French Mirage fighter jets on Sunday (January 13th) pounded Mali for a third straight day to stop columns of armed extremists from driving south to Bamako.
A top lieutenant of Ansar Al-Din chief Iyad Ag Ghaly was reportedly killed Sunday in fighting to recapture Konna from the radical Islamist group and its al-Qaeda allies.
Human Rights Watch said at least 10 civilians, including three children, had died in the town, located 700km from Bamako.
Eleven Malian soldiers were killed in the fighting, Interim President Dioncounda Traore said last night.
"They fell on the field of honour at Konna," he said.
A French pilot carrying out air raids also died, French Defence Minister Jean-Yves Le Drian said.
Ansar al-Din reportedly suffered heavy losses. A Malian officer in the central town of Mopti, near the front line, said as many as 100 Islamists had been killed in Konna. Residents there described the bodies of men wearing Arab clothing and turbans.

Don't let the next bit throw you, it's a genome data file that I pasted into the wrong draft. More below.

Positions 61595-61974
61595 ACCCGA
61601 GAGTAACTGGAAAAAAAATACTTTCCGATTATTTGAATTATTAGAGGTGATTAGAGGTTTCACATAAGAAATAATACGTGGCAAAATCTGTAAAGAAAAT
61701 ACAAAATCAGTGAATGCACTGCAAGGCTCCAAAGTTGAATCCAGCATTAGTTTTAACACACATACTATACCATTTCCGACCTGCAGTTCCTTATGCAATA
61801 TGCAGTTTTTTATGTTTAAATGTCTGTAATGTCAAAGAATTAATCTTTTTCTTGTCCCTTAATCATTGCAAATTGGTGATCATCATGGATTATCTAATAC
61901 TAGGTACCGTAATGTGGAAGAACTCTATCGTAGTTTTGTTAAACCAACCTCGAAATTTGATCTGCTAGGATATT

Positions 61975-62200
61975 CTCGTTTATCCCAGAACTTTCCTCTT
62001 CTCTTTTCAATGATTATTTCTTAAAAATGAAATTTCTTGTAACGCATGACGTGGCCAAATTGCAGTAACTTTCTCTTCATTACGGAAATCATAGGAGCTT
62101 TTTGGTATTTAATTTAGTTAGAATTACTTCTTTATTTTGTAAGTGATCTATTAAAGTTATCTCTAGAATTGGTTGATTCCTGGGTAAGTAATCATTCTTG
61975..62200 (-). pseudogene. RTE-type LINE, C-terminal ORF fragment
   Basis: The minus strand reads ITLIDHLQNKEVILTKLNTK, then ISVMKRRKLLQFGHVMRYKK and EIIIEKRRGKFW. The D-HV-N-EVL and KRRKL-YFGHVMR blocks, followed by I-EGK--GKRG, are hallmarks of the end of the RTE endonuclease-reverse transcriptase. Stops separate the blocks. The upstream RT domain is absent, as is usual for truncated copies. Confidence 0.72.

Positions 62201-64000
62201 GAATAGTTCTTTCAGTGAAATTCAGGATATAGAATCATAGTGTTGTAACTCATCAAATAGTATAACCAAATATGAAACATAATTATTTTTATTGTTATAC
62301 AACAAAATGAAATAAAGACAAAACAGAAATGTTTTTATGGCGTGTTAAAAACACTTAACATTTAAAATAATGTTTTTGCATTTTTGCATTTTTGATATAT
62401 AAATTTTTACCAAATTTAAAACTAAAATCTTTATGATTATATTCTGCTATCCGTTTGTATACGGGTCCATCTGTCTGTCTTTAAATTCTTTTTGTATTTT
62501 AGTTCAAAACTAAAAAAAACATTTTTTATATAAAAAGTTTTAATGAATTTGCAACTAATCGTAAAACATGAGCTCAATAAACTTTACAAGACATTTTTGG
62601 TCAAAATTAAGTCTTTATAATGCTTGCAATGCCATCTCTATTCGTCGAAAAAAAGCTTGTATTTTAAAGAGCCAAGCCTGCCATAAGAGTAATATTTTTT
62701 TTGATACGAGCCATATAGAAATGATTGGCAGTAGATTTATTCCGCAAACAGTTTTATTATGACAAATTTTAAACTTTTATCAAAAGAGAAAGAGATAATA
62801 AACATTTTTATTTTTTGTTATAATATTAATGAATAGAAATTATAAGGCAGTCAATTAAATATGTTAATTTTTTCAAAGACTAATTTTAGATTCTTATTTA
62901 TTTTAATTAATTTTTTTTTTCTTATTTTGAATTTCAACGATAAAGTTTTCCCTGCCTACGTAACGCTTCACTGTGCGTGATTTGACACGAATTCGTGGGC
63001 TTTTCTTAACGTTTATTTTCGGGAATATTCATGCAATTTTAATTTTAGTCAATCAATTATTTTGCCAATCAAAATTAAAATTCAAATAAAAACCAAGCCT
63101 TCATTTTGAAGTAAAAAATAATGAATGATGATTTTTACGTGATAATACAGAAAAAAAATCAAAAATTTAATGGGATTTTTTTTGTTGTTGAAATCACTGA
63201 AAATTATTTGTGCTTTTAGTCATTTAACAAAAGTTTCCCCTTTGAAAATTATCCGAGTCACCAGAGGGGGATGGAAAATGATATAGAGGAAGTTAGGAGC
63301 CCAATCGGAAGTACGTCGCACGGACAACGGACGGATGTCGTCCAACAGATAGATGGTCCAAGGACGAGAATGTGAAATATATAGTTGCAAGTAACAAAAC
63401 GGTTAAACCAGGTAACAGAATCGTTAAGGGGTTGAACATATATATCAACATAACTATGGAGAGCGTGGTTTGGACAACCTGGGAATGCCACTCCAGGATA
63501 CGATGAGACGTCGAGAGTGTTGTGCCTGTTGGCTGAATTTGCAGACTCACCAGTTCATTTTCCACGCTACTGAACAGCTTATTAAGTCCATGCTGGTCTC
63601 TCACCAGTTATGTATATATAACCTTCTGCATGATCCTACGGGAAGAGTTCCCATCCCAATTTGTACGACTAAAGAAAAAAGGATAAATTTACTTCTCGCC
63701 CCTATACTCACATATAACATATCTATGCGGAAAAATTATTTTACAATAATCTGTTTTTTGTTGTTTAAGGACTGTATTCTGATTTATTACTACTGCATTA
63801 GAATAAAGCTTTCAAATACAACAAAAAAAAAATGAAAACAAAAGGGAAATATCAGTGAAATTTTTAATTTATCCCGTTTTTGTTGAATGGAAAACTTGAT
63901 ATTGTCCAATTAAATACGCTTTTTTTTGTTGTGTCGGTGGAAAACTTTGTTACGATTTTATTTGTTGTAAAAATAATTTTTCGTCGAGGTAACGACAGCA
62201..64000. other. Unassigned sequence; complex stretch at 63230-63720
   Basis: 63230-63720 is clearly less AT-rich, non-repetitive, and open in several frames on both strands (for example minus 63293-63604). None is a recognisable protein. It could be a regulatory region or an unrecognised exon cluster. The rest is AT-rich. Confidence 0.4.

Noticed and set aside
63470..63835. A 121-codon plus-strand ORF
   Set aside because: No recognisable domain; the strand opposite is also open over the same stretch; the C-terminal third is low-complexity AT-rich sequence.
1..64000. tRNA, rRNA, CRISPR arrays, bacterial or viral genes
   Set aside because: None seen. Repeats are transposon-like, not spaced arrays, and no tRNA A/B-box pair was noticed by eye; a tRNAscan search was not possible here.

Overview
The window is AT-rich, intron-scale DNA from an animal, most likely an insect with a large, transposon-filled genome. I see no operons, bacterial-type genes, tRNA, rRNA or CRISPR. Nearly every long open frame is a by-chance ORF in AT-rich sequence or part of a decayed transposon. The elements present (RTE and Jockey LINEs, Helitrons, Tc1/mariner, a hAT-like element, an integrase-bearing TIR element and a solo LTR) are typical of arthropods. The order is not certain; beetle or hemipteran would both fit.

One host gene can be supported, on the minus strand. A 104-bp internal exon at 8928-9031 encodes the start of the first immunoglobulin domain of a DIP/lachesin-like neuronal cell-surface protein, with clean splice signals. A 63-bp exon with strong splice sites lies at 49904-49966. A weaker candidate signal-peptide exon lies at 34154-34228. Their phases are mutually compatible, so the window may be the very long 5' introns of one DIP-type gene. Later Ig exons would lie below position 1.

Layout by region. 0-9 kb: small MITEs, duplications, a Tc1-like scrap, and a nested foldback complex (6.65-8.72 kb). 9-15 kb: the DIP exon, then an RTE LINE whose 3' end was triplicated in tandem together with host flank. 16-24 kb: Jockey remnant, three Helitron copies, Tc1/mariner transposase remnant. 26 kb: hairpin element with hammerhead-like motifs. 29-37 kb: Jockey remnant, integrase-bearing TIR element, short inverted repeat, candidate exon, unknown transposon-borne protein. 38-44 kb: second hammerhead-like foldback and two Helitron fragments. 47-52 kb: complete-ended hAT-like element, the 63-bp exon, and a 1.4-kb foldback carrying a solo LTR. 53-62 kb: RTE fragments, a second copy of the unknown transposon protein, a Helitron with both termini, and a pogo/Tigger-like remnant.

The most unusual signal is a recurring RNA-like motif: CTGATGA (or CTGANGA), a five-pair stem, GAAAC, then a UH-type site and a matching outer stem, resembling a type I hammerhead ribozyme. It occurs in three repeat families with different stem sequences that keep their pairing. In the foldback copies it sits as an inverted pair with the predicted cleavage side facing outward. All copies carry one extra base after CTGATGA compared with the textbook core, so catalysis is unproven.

The first French ground forces arrived Saturday from bases in Ivory Coast and Chad. The contingent would be at full strength by Monday, its commander told Mali's ORTM television.
The French intervention appeared to galvanise plans for the UN-approved African intervention force in Mali, which only a few days ago had not been expected to deploy until September.
Troops promised by African nations were expected to arrive in Mali on Sunday to join the campaign. Burkina Faso, Niger, Togo and Senegal on Saturday each committed a battalion (500 troops) for an African-led intervention force. Bénin on Sunday also pledged 300 soldiers.
Military commanders from the Economic Community of West African States (ECOWAS) are expected in Bamako on Sunday. "We are not letting up the pressure," Cote d'Ivoire's African Integration Minister Ally Coulibaly said. "It is the reconquest of north Mali that has just begun."
Ivory Coast currently holds the rotating presidency of the 15-nation West African bloc, which late Friday cleared the immediate deployment of troops for the force.
The office of British Prime Minister David Cameron told AFP it was sending two military transport planes to Mali to help transport foreign troops and equipment.